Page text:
The Hours of Etienne Chevalier, No 203: The Wedding of the Virgin

Hours of Etienne Chevalier, Ms. 71, f. 24 r (©) RMN (Domaine de Chantilly)  René
The Hours of Etienne Chevalier, painted by Jean Fouquet, are considered the apex of his art as an illuminator and one of the wonders of Western art.
Hours of Etienne Chevalier, Ms. 71, f. 24 r (©) RMN (Domaine de Chantilly)  René

Artist Jean Fouquet, born in Tours (circa 1415/1420-circa 1480) produced portraits, altarpieces, miniatures and many other works. Etienne Chevalier, the manuscript recipient, born in Melun (circa 1410-1474) belongs to the influential circles of power under Charles VII and Louis XI. The realization of the manuscript is traditionally dated within the years 1450-1461, a strong period for the kingdom of France. The family of Etienne Chevalier held on to it until the eighteenth century, when the manuscript was dismembered and scattered. The Duke of Aumale managed to aquire forty of the sheets in 1891. He had a special cabinet, the Santuario, built in his Château of Chantilly, in order to present them framed and gathered by groups of four.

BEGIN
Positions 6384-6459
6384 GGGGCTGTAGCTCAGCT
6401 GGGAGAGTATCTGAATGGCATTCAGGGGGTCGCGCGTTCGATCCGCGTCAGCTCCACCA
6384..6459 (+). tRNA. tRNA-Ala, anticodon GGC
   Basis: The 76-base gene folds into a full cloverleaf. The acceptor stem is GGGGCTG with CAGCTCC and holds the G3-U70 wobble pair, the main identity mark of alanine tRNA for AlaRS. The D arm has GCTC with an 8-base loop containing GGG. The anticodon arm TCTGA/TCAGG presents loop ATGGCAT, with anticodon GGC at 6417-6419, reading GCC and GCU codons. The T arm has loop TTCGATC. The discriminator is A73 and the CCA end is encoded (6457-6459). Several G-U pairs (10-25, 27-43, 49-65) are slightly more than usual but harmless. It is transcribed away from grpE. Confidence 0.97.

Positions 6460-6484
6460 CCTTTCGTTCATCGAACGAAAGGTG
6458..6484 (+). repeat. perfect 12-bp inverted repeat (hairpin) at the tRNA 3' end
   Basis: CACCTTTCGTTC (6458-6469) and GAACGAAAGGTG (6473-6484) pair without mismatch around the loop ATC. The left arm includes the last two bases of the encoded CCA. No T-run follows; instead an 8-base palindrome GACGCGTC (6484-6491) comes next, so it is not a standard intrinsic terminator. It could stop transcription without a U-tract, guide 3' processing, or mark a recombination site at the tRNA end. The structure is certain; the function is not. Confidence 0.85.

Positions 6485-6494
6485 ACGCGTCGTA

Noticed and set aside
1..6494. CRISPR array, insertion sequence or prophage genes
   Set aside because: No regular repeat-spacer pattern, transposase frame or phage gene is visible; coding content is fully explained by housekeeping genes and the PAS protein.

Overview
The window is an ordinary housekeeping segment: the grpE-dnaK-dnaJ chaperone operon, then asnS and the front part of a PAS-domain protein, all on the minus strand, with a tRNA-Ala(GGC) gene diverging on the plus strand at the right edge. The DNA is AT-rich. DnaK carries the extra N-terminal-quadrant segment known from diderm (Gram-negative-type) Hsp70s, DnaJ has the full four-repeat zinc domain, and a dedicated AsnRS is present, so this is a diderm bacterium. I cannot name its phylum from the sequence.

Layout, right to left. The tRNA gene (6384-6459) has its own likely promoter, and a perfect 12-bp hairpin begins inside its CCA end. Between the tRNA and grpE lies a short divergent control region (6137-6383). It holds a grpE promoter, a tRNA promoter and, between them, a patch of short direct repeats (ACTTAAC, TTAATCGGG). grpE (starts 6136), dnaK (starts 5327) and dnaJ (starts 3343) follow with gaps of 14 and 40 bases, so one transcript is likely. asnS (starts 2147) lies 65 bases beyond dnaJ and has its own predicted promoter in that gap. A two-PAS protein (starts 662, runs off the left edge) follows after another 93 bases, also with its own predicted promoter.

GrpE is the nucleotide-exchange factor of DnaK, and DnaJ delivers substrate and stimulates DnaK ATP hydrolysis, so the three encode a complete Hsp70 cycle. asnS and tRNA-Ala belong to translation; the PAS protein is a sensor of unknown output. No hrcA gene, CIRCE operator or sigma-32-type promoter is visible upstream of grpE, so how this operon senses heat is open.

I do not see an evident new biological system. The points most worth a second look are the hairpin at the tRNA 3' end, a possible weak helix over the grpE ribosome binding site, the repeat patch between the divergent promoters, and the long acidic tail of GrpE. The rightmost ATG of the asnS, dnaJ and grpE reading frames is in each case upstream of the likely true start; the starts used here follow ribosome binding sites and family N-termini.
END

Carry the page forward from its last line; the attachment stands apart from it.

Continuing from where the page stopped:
No. 203: Offices of the Virgin for the Advent - vespers. The Wedding of the Virgin: the priest celebrates the wedding of Mary and Joseph in front of a crowd of disappointed suitors holding sticks. Lilies are in blossom at the tip of Joseph's stick, a clear unequivocal symbol. The architecture of the temple where the scene takes place is a reminsicence of Italian Renaissance.

Book Cabinet bindings (26) (c) Bibliothèque et archives du château de Chantilly
Hours of Etienne Chevalier, Ms. 71, f. 24 r (©) RMN (Domaine de Chantilly)  René